That’s really the whole story of the atheist movement for the past few years.  It’s the slowly dawning horror that anti-feminists (of many sorts) compose a significant part of us.  This first became major news in 2011, when Rebecca Watson mentioned offhand an uncomfortable situation where someone had propositioned her in an elevator at an atheist conference–triggering a major harassment campaign.  Ever since, there’s been a long string of major controversies.3  This is what kills atheism as a coherent movement.  It’s nothing to do with the difficulty of herding cats, or being insufficiently respectful to religions, and it’s everything to do with gender.

What does this mean for the asexual community, a sexual minority community which is predominantly made of women and non-binary people, a community which is predominantly non-religious?

For me, it’s like wandering underneath two giants doing battle.  One of the giants is good and the other evil.  All I can do is cheer one on and try not to get stepped on.  I feel like I’m being melodramatic, overly black and white, like this is just some flame war on the internet, a tempest in a teapot.  But then, I remember how it was before the split, when all the feminists and anti-feminists were still mixed together, and it wasn’t entirely positive.  Things are better today, with many feminist atheists making mentions of asexuality wherever appropriate.4 Plenty of asexual atheists already have their own voices, without being forced to talk about asexuality all the time.  But at the same time, things are worse, because, you know, that evil giant over there.

But let’s say you’re a more typical asexual–a non-religious woman who does not participate in the atheist movement.  You probably don’t even see the feminist atheists.  What you see are all these science geeks who argue asexuality can’t exist because SCIENCE.  You see redditors scoffing at asexuality as another Tumblr fad.  You see atheists telling you that the Christians must love you.  These things may not seem connected, but they’re all coming from a similar political context: secular anti-feminism.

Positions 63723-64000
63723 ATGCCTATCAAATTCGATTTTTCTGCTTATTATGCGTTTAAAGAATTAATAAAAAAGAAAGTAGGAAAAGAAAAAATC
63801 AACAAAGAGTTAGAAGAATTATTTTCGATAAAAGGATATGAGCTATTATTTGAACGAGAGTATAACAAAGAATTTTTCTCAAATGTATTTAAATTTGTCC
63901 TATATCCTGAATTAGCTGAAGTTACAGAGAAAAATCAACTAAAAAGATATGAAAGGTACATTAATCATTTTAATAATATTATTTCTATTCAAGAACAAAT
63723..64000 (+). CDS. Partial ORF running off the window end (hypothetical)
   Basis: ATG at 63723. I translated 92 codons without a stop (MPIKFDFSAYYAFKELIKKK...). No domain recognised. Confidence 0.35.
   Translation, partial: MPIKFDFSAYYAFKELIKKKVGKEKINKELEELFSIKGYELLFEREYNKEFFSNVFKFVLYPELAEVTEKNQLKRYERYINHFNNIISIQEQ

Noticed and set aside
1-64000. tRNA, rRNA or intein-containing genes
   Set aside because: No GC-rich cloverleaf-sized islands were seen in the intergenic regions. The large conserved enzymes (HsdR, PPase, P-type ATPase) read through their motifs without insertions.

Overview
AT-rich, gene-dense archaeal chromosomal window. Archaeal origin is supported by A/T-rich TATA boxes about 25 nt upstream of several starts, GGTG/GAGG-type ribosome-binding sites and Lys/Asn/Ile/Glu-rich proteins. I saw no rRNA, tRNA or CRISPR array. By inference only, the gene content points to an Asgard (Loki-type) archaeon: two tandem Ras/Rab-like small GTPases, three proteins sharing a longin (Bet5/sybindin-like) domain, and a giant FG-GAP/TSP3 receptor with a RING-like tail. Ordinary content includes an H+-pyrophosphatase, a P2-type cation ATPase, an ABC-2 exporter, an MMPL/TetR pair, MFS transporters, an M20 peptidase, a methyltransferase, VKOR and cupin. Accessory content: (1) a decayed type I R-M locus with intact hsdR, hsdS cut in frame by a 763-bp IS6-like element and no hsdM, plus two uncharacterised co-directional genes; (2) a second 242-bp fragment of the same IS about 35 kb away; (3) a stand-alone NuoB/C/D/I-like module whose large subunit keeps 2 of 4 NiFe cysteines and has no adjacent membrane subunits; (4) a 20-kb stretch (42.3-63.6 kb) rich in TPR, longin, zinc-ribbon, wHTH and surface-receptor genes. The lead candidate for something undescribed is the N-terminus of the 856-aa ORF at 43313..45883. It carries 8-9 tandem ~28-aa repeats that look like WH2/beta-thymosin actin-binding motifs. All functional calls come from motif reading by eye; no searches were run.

Or maybe asexuality doesn’t even need to come into it.  You just hear about how the atheist movement harasses its women, or otherwise mistreats them.

This might give you a negative impression of the atheist movement.  I can say, as an insider, that your impression is entirely justified.  I’m so sorry.

————————————————————
1. MGTOWs are “men going their own way”, men who choose not to have relationships with women, because supposedly feminists ruined everything. PUAs are pickup artists, people who exchange dubious tips on how to get sex from women. Anti-PUAs and Incels (involuntary celibates) generally agree with PUA goals, but think the tactics don’t work. HBD means “human biodiversity”, basically a “rational racism” movement. Neoreactionaries are basically libertarian anti-democracy geeks, a small group that is only notable because it splintered off from well-known rationalist community LessWrong. In general, a good resource (biased in the correct direction) to learn about these groups is the RationalWiki.